Rob Bell’s “interspirituality”

Rob Bell participated in the “Seeds of Compassion Interspiritual Day” yesterday in Seattle. He was a part of a panel of “religious leaders” from a variety of different religions including Desmond Tutu and the Dali Lama. A Little Leaven has a report on the proceedings at the event (complete with video clips). Take note of Bell’s demeanor and statements as the “Christian Representative.” At no time does he make a distinction between Christianity and the other “great world religions.” At no time does he single out Christ as the only savior of mankind. At no time does he acknowledge the lordship of Jesus Christ. Instead, he rambles on in pluralistic platitudes and spiritualistic philosophies.

He is lauded as a great spiritual leader and seems to enjoy the applause he receives from the audience. Contrast how he “represents Christ” in this instance to how the Apostle Paul represented Christ in a similar setting in Athens (from Acts chapter 17).

While Paul was waiting for them [Silas and Timothy] to join him in Athens he was greatly distressed to see the city was full of idols. So he reasoned in the synagogue with the Jews and the God-fearing Greeks, as well as in the marketplace day by day with those who happened to be there. A group of Epicurean and Stoic philosophers began to dispute with him. Some of them asked, “What is this babbler trying to say?” Others remarked, “He seems to be advocating foreign gods.” They said this because Paul was preaching the good news about Jesus and the resurrection.

So already we see Paul did not beat around the bush with feel-good rhetoric that was pleasing to the ears of everyone the way Bell seemed to do. The content of Paul’s message seems to draw a contrast between the gospel and the popular beliefs of Athens because they dispute his claims and say he is advocating foreign gods. But they engaged Paul further.

Then they took him and brought him to a meeting of the Areopagus, where they said to him, “May we know what this new teaching is that you are presenting? You are bringing some strange ideas to our ears, and we want to know what they mean.”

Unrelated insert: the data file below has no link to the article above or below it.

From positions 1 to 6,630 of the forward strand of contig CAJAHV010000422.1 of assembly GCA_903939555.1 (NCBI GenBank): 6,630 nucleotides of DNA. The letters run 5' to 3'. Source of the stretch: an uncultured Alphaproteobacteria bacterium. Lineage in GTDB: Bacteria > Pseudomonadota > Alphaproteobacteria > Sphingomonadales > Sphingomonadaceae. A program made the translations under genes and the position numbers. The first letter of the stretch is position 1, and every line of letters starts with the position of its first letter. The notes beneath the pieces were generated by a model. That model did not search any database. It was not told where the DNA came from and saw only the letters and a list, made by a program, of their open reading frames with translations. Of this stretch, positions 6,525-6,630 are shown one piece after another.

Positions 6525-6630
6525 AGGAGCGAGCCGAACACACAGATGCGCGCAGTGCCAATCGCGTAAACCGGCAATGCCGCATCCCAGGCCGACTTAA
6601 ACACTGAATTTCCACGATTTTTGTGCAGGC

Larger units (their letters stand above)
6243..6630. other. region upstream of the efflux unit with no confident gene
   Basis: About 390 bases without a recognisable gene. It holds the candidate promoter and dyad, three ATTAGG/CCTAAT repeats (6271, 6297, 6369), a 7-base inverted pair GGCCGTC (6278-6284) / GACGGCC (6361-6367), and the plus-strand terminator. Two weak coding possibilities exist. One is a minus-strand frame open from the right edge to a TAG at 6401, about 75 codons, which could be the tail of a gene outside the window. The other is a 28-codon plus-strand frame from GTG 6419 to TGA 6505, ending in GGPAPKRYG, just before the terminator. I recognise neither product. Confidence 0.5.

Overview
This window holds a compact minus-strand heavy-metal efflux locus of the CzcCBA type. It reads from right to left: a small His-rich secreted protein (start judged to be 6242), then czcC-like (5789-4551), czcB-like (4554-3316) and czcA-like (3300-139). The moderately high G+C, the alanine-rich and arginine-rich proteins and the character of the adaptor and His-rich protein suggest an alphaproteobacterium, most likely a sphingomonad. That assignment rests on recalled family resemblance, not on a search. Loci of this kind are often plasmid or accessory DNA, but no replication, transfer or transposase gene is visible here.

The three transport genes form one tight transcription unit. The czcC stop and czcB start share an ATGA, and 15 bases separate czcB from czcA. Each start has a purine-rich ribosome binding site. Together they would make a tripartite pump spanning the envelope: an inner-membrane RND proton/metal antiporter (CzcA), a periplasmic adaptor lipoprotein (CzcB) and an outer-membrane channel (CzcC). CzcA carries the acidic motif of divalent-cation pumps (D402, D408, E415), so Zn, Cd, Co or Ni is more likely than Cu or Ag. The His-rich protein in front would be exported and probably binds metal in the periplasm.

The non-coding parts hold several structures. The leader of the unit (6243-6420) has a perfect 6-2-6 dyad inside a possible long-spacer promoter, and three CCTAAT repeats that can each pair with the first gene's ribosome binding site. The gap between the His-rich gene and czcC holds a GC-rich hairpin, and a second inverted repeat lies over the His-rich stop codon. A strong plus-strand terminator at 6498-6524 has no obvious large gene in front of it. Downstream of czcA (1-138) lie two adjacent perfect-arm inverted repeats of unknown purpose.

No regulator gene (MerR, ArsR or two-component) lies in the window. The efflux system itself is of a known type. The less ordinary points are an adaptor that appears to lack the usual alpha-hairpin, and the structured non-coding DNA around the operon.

The door opens up for Paul. He is kind of like the new star in a group of people who spend all their time thinking about and discussing ideas. He has an opportunity to really make a name for himself here. If he is just careful to show the proper respect for their ideas and takes pains to not offend anyone he could be a somebody in a group of the world’s most renowned thinkers. But he blows that opportunity and bulls ahead with offensive teaching and said:

“Men of Athens! I see that in every way you are very religious. For as I walked around and looked carefully at your objects of worship, I even found an altar with this inscription: TO AN UNKNOWN GOD. Now what you worship as something unknown I am going to proclaim to you.

“The God who made the world and everything in it is the Lord of heaven and earth and does not live in temples built by hands. And he is not served by human hands as if he needed anything, because he himself gives all men life and breath and everything else.”

Paul goes on to draw a stark contrast between the gods of the world and the one true God. He tells them of God’s justice, of their need to repent, and of the resurrection. He doesn’t sugar coat the truth for the sake of his own popularity. Nor is he afraid of offending anyone. And their response was predictable.

When they heard about the resurrection of the dead, some of them sneered…

Poor Paul. Didn’t he know they might make fun? Yeah, he did. And he just didn’t care. A believer in Christ is first and foremost concerned with pleasing God. Not men. But look what else happened in Athens.

…but others said, “We want to hear you again on this subject.” At that, Paul left the Council. A few men became followers of Paul and believed.

I wonder how many people were compelled to become followers of Christ because of Rob Bell’s testimony at the interspiritual day in Seattle. The whole day was organized around the idea that one religion is just as good as the next and he, apparently, did not dispute the idea. But Paul once wrote, “I am not ashamed of the gospel of Christ for it is the power of God unto salvation.”

I think that says it all.

About Chip
Chip is a graduate of Ouachita Baptist University in Arkadelphia, AR and Mid-America Baptist Theological Seminary in Memphis, TN. He served more than five years on the staff of the State Convention of Baptists in Indiana as Director of Communications and Public Relations, editor of the Indiana Baptist newsjournal, and regular contributor to the Baptist Press, the official news service of the Southern Baptist Convention. He currently earns his living as a writer. He serves his local church as a teacher and deacon and his local Baptist Association as a Seminary Extension instructor and supply preacher.

3 Responses to Rob Bell’s “interspirituality”

  1. Great post! There is much to consider and be challenged by.

  2. Mary Bayer Johnson says:

    I would LOVE to hear you debate this guy! If you check out his website, no where does he mention Jesus!

  3. Pingback: Adapting to the culture… or not. « Thideology™

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